This was demonstrated by her fondness of wigs. Burkinabe women wear wigs, which they often change several times during the same week. We asked Rachel if she could avoid changing wigs while we were filming, so as not to make it difficult for viewers to recognise her. She said no. She had the right to dress as she pleased, and we would have to accept that. So we did.
We met many women, including Agnes and Alima, who allowed us to get a closer look at Burkinabe culture and its fascinating traditions linked to birth and motherhood.
Others showed us their loneliness and their fear of stigma. We were not always able to collect their stories, because their husbands often prevented them from talking about themselves.
So behind this film is a desire to use Rachel’s story to illustrate the key role played by women in defending life and developing civil rights. Hence the decision to turn our eyes to Africa, the place where, more than anywhere else, the commitment of women often shapes emblematic actions and experiences.
Rachel’s decisions in defence of life have a universal value, and we believe they carry a message of hope, as well as a strong driving force to spur on those battling for women’s rights all over the world.
The two women behind Burkina Faso’s revolution against HIV
“Some revolutions happen because of loud screams and great actions. Others go forward in a slow silence. They are revolutions that need time and love. And in Africa, these revolutions belong to the women because they know the value of life and are ready to defend it.”
Rachel, 46, is a mother of two based in Ouagadougou where she carries out voluntary activities to educate HIV-positive women about preventing the transmission of the virus onto their children.
In 1992 she discovered that she had HIV. Two years later, she lost her first husband and daughter to AIDS was forced to rebuild her life from scratch. Despite not having any money and facing stigma, Rachel found a job and studied to become a midwife. She later remarried and in 2005 gave birth to a child without passing on the virus thanks to PTME (Prevention of Transmission of HIV from Mother to Child).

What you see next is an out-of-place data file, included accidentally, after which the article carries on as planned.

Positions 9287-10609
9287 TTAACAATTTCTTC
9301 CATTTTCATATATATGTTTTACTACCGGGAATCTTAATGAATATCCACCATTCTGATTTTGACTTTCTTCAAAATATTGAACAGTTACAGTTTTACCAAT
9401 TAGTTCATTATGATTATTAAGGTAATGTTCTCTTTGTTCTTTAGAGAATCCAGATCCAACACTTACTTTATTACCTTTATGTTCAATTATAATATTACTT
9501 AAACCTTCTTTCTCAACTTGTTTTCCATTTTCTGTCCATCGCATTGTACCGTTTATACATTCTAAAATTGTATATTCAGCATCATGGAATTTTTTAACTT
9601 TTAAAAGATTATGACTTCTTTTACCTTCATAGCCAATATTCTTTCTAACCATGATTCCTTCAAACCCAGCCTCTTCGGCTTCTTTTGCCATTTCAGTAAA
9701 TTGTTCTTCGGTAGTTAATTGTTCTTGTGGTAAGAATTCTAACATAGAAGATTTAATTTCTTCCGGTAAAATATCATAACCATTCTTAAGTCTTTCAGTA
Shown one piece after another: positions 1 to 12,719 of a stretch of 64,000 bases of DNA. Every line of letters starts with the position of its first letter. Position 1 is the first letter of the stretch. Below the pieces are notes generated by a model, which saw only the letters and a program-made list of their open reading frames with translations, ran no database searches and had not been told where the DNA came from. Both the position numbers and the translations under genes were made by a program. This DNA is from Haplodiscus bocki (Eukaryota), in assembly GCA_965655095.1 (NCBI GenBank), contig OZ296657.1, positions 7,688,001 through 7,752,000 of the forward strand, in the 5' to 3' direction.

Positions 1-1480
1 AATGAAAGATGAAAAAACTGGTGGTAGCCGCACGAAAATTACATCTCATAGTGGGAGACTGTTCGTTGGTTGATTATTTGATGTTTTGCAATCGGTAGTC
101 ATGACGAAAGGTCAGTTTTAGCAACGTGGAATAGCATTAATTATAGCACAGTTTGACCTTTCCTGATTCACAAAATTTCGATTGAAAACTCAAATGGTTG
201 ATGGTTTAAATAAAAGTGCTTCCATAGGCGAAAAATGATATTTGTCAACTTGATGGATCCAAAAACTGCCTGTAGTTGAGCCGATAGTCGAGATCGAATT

The joy of giving birth to a healthy child inspired her to start a movement to educate other women in the same situation. Her goal is to ensure pregnant women get tested for HIV, and if they test positive, she helps them begin the PTME programme, whist providing them with moral support.
“Agnes is a fighter,” according to Rachel. The nurse, widow and mother of five children, supported Rachel with the PTME programme throughout two pregnancies, which is how the two women got to know one other. They began working together to inform future mothers about the importance of HIV testing and prevention.
Agnes studied in Italy and then returned home to Burkina Faso to work as a nurse practitioner at one of the first neonatology wards of the country. She has worked at the Saint Camille Hospital in Ouagadougou for 39 years.
In 2000, the Burkina Faso government chose the hospital to pilot the PTME programme to prevent mother-child HIV transmission during pregnancy. This programme was launched jointly with the World Health Organisation and was also supported by the Italian Government.
When it launched, Agnes was the head nurse at the neonatology ward and she immediately played a key role mediating between pregnant women, or new mothers, and the hospital’s PTME team.
Now she trains the staff and, passionate about what she does, she continues working although she has already reached the age of retirement. Her long experience and gentle nature have earned her the nickname Iaba or grandmother among the staff and patients.